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How to make a budget transparent

Karachi is a happening place, and on my recent visit there, I had the opportunity to attend two events that may be of interest to my readers.

Ishaque Soomro, a civil-society activist, invited me to the launch of the 2023 report on the state of budget transparency in Pakistan, and Dr Irfan Aziz of Federal Urdu University was the moving force behind a successful conference on the state of the media in the country.

The Centre for Peace and Development Initiatives (CPDI) has been working for over 20 years now as a civil society organization that focuses on issues of peace and development in Pakistan.

Mukhtar Ahmed Ali is leading this centre, doing some valuable work to inform and influence public policies through advocacy and research. Nearly 10 years ago, the CPDI established its budget study centre to undertake analysis of the federal, provincial and district budgets. It has been releasing its annual reports on budget transparency in Pakistan.

Amer Ejaz has produced his fourth report on this essential component of democratic governance. The 2023 report once again highlights the significance of citizens’ participation in budget making. Ultimately, it is ordinary people who are likely to reap the fruits of fiscal transparency or bear the consequences of its absence. All citizens have a right to information concerning public matters, more so if they relate to financial wellbeing.

Traditionally, budget-making exercises both at the federal and provincial levels (what to talk of districts) have remained unaccountable to the people of this country. They have a right to know and be present at – or at least have a voice in – the budgetary process that is going to affect them.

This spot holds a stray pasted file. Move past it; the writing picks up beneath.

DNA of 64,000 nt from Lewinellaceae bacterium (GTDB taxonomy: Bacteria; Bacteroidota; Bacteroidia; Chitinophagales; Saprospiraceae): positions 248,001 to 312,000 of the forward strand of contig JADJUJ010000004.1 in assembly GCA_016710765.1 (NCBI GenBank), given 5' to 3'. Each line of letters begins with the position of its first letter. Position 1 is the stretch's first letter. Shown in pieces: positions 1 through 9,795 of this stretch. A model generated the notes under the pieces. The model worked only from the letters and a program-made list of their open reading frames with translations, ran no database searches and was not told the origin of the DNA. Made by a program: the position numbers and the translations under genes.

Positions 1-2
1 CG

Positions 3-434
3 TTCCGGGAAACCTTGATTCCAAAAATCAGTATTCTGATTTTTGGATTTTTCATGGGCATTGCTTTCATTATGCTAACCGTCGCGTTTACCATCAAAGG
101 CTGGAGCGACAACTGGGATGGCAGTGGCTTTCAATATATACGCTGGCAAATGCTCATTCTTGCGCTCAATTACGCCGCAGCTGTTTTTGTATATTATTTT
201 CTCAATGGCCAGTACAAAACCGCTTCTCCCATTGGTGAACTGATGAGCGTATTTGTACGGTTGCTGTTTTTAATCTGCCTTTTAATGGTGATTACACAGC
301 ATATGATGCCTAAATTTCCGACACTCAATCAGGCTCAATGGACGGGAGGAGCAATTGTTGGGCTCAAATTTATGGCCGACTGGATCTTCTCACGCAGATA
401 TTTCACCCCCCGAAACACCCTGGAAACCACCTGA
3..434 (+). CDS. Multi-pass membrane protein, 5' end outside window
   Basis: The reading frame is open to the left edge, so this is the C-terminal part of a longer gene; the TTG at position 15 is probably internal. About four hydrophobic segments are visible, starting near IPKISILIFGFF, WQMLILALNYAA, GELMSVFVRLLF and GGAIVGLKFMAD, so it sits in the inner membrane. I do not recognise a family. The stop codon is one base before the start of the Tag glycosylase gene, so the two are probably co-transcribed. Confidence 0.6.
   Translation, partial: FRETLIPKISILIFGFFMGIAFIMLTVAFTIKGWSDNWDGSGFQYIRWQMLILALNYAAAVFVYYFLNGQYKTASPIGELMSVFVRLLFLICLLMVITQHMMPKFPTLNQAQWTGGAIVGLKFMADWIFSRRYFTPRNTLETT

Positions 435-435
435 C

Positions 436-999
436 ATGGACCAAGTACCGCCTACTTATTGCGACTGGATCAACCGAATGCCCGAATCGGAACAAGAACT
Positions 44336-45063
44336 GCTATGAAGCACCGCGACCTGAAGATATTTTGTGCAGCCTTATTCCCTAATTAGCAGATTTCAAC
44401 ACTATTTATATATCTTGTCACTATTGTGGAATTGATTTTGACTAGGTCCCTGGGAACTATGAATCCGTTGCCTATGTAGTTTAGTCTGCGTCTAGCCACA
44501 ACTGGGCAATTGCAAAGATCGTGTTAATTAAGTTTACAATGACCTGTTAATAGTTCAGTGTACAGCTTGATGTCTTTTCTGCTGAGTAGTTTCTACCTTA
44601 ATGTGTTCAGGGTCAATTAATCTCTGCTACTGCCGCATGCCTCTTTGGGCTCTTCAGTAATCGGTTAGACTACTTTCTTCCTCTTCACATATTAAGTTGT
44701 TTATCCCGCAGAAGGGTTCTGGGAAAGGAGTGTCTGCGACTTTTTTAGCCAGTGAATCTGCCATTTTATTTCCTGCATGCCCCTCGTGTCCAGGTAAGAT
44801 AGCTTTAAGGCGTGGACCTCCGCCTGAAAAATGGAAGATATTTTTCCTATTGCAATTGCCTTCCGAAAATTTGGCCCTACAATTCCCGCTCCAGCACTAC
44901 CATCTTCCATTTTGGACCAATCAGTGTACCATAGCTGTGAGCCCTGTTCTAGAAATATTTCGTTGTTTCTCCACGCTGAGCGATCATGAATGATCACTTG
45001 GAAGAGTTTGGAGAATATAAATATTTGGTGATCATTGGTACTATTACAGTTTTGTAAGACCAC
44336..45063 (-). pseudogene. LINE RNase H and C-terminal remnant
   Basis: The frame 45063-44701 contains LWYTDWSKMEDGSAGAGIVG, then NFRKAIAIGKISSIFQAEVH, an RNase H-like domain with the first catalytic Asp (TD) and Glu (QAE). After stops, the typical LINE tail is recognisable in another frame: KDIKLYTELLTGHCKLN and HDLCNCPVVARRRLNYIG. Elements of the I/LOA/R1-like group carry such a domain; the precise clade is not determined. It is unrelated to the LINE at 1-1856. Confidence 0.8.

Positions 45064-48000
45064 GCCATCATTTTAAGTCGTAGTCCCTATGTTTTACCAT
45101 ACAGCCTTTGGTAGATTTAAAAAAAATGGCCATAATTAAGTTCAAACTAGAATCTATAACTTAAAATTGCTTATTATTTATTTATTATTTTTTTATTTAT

Public resources are essentially for the benefit of the people, but in Pakistan – like many other countries – they are at the mercy of the bureaucrats (both civil and military) and of the politicians who get support from technocrats hardly interested in public welfare and development.

The fourth edition of the report tries to navigate through the fiscal challenges that Pakistan is facing in terms of their transparency. Dissecting and improving financial transparency practices in the country should be one of the primary tasks of any budget-making team that must involve facilitation of dialogues. Citizens and civil society organizations are the key stakeholders that this report takes into account.

The report presents findings of its research that examine processes from the provincial to federal levels and looks at them in the light of international best practices. According to the CPDI report, Pakistan has taken some steps towards fiscal transparency, but the challenges persist and the roadmap for a more transparent fiscal future needs more clarity.

Unless a wider citizenry gets engaged in building a ‘robust and transparent financial framework’, there will be lack of insights and budget-making will remain questionable. Successive governments in the past have failed to initiate fruitful discussion, and there have not been many collective efforts towards a transparent budgetary process.

In most cases, budgets have been just about numbers on the paper, and they do not build trust or foster development. For a transparent budget-making exercise, the people of Pakistan must feel themselves a part of their country’s fiscal journey as a cornerstone of good governance. The bottom line is promoting greater government accountability and improved public trust. The fiscal landscape in Pakistan lacks budgetary clarity and there is a need for more openness.

One of the first key findings of the report is that Pakistan has made some progress in making budgetary documents more accessible digitally. Credit must also go to the last PPP government in Sindh that developed an impressive web portal for budget-related information.